We translated our website into French – here’s why!

We translated our website into French to attract more overseas visitors. Here's why you should consider translating your business website too.
16 Nov, 2020

Why translate your website?

Over 360 million people speak English as their first language¹. That’s a huge potential audience for your business.

However, there are over 7 billion people on the planet.

We’re not suggesting that you target everyone in the world with your marketing, but you very likely have an opportunity in more than just the English language.

If you can sell your product or service to French-language customers, for example, it might make sense to offer your website in that language too. After all, there are 80 million native French speakers in the World, and 235 million daily, fluent speakers².

That’s a huge additional audience.

What’s wrong with using a Google Translate widget?

The Google Translate Widget is (currently) free to use for non-profit organisations, and is simple to add to a website. It allows your website visitors to translate your page content into pretty much any language.

Google Translate uses machine learning technology to offer a pretty accurate translation.

The Google Cloud Translation API is available for websites that don’t hit the criteria to use Google Translate.

However, it’s not yet perfect, and would still require the person to find your website in the first place!

Proper translation instead of automatic

The argument in favour of translating your website

Put yourself in the shoes of non-English speaking customers. Let’s take a search for your next holiday as an example.

If you were French and looking for a holiday home to rent somewhere in France, you would probably use google.fr to search for something like ‘maison de vacances à louer’ (or something similar).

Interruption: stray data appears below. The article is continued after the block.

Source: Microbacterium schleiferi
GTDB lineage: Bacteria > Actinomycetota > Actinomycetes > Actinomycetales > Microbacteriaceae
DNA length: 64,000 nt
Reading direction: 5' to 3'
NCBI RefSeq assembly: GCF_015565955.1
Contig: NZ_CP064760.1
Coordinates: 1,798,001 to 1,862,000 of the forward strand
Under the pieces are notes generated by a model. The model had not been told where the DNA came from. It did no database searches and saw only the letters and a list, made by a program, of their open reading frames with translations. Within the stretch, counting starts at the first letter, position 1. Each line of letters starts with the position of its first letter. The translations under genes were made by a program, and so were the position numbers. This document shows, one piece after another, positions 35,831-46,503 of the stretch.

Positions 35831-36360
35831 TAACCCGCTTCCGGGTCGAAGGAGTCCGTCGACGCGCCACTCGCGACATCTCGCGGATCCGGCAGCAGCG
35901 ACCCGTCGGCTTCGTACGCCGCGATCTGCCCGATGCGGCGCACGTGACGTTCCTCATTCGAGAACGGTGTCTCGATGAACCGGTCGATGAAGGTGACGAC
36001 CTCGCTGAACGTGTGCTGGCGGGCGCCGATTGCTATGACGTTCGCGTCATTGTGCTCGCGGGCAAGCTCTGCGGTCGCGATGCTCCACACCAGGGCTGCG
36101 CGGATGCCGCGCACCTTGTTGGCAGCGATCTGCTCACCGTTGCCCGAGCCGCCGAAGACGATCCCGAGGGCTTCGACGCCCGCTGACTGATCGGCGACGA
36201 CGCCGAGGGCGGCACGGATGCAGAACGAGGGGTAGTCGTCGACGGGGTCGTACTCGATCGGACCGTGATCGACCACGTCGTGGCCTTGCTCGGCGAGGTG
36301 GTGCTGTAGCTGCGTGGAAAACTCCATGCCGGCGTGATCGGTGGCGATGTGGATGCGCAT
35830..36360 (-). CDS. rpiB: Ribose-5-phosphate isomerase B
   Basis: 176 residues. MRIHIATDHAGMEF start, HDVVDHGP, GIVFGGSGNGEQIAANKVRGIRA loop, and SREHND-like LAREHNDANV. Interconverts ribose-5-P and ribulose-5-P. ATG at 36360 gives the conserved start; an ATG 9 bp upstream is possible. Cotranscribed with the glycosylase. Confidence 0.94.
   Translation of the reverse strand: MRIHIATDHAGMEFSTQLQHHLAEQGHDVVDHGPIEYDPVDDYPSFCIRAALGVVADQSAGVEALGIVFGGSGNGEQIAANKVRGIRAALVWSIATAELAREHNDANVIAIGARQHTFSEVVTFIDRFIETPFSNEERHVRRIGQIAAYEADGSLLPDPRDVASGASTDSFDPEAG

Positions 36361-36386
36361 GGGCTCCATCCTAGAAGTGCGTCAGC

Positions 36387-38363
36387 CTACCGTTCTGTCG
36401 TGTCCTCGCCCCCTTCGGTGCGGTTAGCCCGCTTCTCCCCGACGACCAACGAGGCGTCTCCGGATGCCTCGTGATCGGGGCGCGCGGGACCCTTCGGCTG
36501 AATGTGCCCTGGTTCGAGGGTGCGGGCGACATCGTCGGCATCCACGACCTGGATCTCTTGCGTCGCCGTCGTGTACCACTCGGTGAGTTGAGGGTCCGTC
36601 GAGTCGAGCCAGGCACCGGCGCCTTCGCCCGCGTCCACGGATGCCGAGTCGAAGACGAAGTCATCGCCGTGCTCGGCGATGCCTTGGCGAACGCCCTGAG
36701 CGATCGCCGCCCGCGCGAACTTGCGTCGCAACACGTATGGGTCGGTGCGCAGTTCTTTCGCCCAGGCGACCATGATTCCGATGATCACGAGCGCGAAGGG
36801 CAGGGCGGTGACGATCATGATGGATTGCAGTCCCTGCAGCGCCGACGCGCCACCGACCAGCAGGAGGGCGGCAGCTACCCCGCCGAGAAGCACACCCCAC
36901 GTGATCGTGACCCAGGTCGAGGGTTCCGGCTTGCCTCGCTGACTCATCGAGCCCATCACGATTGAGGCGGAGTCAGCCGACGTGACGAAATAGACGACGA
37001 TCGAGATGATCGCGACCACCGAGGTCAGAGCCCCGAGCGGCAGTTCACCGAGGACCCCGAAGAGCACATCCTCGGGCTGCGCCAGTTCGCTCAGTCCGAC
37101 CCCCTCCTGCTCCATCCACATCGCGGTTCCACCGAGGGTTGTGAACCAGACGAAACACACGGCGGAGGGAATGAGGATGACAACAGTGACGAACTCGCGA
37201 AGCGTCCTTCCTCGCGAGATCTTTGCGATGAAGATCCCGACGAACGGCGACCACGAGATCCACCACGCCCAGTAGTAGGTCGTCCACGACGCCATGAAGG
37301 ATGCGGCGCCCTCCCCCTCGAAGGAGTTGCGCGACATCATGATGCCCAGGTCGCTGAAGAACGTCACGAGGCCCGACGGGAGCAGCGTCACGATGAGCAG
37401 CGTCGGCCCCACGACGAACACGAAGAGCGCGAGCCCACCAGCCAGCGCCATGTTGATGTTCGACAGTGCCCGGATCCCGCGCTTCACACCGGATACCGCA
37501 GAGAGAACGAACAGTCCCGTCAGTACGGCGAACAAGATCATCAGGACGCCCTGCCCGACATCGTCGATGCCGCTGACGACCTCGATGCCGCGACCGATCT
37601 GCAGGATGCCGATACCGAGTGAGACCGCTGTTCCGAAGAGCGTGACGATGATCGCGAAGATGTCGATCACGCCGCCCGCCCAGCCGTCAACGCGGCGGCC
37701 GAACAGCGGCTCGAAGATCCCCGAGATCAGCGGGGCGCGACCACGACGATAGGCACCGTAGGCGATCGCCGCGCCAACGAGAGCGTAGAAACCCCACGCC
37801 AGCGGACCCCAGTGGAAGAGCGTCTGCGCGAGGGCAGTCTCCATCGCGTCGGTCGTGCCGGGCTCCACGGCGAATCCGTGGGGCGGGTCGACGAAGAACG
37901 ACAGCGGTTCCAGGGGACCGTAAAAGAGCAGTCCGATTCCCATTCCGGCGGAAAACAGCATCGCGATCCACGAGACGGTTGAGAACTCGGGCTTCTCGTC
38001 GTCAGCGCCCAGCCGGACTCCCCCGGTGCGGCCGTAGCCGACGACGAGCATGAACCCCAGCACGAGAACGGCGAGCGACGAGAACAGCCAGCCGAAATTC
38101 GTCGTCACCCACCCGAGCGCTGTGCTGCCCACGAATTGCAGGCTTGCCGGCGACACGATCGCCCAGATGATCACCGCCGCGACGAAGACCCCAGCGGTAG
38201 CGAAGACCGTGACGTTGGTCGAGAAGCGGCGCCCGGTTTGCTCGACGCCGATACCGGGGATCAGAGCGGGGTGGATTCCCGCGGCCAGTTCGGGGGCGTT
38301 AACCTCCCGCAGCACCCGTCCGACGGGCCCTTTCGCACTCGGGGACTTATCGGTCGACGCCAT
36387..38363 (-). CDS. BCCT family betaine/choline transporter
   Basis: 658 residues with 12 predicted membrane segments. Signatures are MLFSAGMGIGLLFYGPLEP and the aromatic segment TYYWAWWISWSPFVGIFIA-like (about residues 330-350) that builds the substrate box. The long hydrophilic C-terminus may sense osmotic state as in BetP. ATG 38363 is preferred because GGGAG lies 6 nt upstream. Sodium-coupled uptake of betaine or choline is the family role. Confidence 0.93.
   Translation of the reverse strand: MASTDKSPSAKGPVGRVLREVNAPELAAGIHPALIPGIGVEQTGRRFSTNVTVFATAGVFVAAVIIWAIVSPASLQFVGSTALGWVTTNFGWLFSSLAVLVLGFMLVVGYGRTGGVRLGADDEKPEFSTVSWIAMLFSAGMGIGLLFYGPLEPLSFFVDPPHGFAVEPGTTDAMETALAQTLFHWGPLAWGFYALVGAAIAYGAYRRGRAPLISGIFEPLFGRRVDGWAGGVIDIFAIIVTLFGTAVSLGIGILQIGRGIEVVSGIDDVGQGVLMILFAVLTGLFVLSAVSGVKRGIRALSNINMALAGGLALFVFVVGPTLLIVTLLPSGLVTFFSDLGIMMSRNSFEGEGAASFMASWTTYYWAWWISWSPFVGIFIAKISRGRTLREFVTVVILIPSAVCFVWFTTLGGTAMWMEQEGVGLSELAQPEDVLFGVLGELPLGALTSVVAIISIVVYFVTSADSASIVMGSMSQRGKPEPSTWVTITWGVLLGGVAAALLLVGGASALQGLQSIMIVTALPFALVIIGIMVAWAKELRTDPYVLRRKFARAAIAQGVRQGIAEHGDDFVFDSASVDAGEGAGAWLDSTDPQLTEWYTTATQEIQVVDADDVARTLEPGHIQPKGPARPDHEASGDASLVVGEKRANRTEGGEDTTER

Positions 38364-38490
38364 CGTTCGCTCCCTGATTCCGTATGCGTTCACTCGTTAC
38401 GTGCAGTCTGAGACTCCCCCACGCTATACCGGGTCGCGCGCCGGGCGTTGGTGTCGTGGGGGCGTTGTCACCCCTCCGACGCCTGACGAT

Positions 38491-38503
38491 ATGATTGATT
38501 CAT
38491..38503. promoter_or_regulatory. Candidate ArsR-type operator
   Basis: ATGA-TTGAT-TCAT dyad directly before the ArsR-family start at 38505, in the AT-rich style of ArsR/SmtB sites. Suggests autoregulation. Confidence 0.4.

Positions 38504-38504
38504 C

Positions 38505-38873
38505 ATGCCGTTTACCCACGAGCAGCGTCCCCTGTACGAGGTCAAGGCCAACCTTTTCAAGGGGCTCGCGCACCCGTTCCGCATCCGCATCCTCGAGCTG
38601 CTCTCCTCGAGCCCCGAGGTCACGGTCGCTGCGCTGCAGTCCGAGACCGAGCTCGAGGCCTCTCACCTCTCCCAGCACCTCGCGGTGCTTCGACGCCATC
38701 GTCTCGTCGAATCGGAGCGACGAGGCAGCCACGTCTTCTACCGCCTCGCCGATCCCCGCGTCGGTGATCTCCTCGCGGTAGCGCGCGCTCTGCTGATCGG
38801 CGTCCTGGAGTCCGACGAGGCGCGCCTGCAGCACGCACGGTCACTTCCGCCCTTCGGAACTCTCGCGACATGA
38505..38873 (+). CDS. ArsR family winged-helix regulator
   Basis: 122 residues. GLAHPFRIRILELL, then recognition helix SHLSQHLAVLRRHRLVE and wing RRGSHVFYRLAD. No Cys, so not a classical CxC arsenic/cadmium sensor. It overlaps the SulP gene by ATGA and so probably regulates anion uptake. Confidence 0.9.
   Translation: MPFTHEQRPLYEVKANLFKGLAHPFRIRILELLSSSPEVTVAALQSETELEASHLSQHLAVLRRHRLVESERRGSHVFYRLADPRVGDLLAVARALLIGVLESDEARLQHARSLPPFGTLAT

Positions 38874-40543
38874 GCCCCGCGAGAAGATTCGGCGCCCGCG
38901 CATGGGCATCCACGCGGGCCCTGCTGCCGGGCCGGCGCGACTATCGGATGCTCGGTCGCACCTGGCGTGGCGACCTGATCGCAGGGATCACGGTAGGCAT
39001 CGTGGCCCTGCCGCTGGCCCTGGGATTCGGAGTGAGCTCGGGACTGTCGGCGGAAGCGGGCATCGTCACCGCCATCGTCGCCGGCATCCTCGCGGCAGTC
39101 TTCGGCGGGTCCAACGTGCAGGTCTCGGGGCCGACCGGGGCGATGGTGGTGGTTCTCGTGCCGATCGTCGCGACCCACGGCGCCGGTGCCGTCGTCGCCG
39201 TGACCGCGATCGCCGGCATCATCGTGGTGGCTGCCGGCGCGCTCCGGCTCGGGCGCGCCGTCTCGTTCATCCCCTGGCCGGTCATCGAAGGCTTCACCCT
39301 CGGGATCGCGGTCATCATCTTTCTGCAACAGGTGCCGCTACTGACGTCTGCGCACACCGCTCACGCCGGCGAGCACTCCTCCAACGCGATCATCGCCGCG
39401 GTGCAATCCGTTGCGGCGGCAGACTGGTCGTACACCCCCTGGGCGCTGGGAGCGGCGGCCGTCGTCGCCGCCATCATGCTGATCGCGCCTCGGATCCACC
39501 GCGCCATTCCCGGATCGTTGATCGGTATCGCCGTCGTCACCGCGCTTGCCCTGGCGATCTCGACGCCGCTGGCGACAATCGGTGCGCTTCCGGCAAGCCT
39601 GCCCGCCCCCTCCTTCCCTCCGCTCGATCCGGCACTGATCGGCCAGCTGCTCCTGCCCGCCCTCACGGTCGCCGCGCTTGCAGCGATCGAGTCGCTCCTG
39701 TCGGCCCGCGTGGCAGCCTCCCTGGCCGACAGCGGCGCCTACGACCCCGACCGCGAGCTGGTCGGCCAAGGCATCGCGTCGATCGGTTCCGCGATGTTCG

I just did that search, and (unsurprisingly) there were no English language results on the first page of Google!

So, here’s the thing – at least 150,000 Brits own a property in France³. A large number of those will rent their properties out to holidaymakers, and yet surprisingly few have French versions of their websites.

Isn’t that bizarre?

These property owners will spend large amounts of money putting their properties on listings websites, or other costly marketing activities. They will spend that money year after year.

Doesn’t it make sense to at least consider providing your web content in a different language? You’ll perhaps have a one-off investment, and possibly small ongoing costs such as ad-hoc translations and hosting, but nothing like the cost of being on some of the bigger rental property listing sites.

Getting a French version of your website doesn’t have to be costly. You probably already have a perfectly good English language website, and might have opportunities to add plugins to help deliver French content to French visitors. You’ll still need to translate your content, but the design and build have already been done.

The same argument can be had for all sorts of businesses, in any language. Do you offer travel services? How about food and drink sales?


What are the potential barriers to translating my website?

It’s pointless translating your site into another language if your product or service isn’t relevant for speakers of that language.

It’s also very difficult to benefit from translated web content if you are not able to handle enquiries in that language. So, employ someone who speaks the language fluently, or you’ll put off enquirers.